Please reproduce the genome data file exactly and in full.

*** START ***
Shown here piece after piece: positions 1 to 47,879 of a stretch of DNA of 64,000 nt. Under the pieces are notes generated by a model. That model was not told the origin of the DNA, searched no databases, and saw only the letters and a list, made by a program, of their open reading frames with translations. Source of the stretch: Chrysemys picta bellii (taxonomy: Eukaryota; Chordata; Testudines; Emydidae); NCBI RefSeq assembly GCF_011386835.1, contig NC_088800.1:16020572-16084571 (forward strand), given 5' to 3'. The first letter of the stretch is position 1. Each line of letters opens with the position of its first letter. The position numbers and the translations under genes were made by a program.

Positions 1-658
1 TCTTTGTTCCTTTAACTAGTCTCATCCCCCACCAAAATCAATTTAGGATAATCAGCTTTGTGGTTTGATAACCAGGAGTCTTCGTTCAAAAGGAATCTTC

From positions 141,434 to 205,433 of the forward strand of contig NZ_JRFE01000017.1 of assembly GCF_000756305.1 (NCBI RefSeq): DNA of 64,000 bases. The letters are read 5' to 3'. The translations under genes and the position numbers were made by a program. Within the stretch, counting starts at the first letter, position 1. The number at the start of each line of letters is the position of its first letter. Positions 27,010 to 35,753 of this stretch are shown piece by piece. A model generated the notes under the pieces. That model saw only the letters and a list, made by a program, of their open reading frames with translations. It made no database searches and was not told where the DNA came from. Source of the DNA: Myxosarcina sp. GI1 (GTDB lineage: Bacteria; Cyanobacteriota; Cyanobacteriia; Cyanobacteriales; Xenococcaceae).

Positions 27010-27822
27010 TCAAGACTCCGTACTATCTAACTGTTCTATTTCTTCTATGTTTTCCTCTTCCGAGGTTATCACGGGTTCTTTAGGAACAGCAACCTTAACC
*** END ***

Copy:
Shown here piece after piece: positions 1 to 47,879 of a stretch of DNA of 64,000 nt. Under the pieces are notes generated by a model. That model was not told the origin of the DNA, searched no databases, and saw only the letters and a list, made by a program, of their open reading frames with translations. Source of the stretch: Chrysemys picta bellii (taxonomy: Eukaryota; Chordata; Testudines; Emydidae); NCBI RefSeq assembly GCF_011386835.1, contig NC_088800.1:16020572-16084571 (forward strand), given 5' to 3'. The first letter of the stretch is position 1. Each line of letters opens with the position of its first letter. The position numbers and the translations under genes were made by a program.

Positions 1-658
1 TCTTTGTTCCTTTAACTAGTCTCATCCCCCACCAAAATCAATTTAGGATAATCAGCTTTGTGGTTTGATAACCAGGAGTCTTCGTTCAAAAGGAATCTTC

From positions 141,434 to 205,433 of the forward strand of contig NZ_JRFE01000017.1 of assembly GCF_000756305.1 (NCBI RefSeq): DNA of 64,000 bases. The letters are read 5' to 3'. The translations under genes and the position numbers were made by a program. Within the stretch, counting starts at the first letter, position 1. The number at the start of each line of letters is the position of its first letter. Positions 27,010 to 35,753 of this stretch are shown piece by piece. A model generated the notes under the pieces. That model saw only the letters and a list, made by a program, of their open reading frames with translations. It made no database searches and was not told where the DNA came from. Source of the DNA: Myxosarcina sp. GI1 (GTDB lineage: Bacteria; Cyanobacteriota; Cyanobacteriia; Cyanobacteriales; Xenococcaceae).

Positions 27010-27822
27010 TCAAGACTCCGTACTATCTAACTGTTCTATTTCTTCTATGTTTTCCTCTTCCGAGGTTATCACGGGTTCTTTAGGAACAGCAACCTTAACC